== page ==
The December U.S. jobs report offered little to cheer about. The country counted 155,000 new non-farm jobs in the last month of 2012, a rate of growth that echoed the average monthly job gain for the last year (about 153,000). Much of the early coverage was tinged with a sense of relief. The fiscal cliff noise did not deter hiring. The post-Sandy devastation in New York and New Jersey did not drag down the national numbers. The economy was finally showing “steady” growth.
But one step back from the monthly scoreboard-watching, the picture is not nearly as reassuring.
Measured against the trajectory of all other postwar recessions (see graphic below), the current downturn is deeper and longer—by an impressive margin—than any that preceded it. Before 1980, the job market never took longer than two years to return to its pre-recession levels. The recession of 1981 and 1990 pushed this out into the thirty month range. It took four years to struggle back to the surface after the 2001 recession. The current recession is over five years old and counting. If we continue to add jobs at the 2012 monthly rate, we will be underwater for about twenty-six more months.
But even this is not the best measure. Over the course of the recession, the potential labor force has grown as new workers have graduated college or high school, or immigrated to the United States. Our jobs deficit is equal to the number of jobs lost since the recession began plus the number of jobs we should have been adding to keep pace with the growth of the working-age population. That number, by the ongoing calculation of the Economic Policy Institute, is about 9 million. At current growth rates, it will take eight years to clear that deficit.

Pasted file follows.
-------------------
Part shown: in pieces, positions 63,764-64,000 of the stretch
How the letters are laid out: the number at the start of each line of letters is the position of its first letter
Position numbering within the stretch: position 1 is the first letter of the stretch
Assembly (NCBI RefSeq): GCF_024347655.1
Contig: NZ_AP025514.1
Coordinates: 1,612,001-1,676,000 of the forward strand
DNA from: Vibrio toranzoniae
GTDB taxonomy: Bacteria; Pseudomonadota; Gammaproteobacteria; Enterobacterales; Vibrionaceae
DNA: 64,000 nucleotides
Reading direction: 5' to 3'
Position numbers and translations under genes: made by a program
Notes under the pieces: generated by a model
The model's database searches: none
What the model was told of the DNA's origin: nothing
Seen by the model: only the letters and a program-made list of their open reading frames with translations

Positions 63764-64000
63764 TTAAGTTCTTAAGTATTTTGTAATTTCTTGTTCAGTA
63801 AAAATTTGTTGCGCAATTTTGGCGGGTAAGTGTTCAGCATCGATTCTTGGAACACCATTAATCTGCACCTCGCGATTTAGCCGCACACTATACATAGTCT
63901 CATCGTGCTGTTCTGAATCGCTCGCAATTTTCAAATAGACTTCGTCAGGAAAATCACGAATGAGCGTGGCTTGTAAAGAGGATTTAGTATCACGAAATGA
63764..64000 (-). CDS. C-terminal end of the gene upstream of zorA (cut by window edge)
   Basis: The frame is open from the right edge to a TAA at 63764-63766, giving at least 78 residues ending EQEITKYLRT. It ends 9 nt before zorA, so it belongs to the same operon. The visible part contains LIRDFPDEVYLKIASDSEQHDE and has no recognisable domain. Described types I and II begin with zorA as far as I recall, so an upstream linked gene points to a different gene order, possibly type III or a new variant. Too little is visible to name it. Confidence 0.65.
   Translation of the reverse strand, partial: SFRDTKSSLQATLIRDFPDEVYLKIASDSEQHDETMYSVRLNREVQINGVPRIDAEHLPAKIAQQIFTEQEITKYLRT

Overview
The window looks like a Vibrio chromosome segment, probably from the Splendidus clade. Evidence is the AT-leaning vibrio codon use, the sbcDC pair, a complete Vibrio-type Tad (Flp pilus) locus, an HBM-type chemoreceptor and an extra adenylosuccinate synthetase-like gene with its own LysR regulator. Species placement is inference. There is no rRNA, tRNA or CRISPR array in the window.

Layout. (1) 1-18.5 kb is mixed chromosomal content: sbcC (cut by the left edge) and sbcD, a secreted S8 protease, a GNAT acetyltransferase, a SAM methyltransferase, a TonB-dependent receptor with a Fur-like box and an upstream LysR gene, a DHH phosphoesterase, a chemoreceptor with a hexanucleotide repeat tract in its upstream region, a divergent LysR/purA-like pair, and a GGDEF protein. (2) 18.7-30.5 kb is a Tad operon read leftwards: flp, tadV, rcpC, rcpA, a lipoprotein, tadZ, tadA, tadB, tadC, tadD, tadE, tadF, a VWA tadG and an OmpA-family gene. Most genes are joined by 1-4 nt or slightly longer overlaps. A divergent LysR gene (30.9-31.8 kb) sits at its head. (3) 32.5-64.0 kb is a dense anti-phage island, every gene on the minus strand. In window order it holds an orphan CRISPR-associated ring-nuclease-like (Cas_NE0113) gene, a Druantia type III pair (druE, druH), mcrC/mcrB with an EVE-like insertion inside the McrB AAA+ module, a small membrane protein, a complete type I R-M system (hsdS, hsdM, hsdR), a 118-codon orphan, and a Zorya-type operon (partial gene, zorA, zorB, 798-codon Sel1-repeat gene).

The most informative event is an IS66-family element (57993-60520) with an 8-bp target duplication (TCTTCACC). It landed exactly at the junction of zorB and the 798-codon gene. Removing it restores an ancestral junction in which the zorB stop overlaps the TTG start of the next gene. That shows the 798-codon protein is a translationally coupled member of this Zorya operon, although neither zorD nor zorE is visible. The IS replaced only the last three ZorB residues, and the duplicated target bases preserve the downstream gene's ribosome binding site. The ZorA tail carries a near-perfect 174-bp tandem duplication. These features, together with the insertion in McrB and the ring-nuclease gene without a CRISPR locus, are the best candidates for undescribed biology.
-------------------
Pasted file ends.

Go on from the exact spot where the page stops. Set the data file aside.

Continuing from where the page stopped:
Finally, the raw jobs numbers are silent as to the quality of the jobs being added. We continue to lose public sector jobs, and while private sector wages inched up in December, that increase still lagged behind the inflation rate. “Recovery” job growth is concentrated in sectors marked by low wages and meager job-based benefits. The job numbers may be “steady,” but the recession is still very much with us. The jobs deficit is substantial. And the goods jobs deficit is even worse.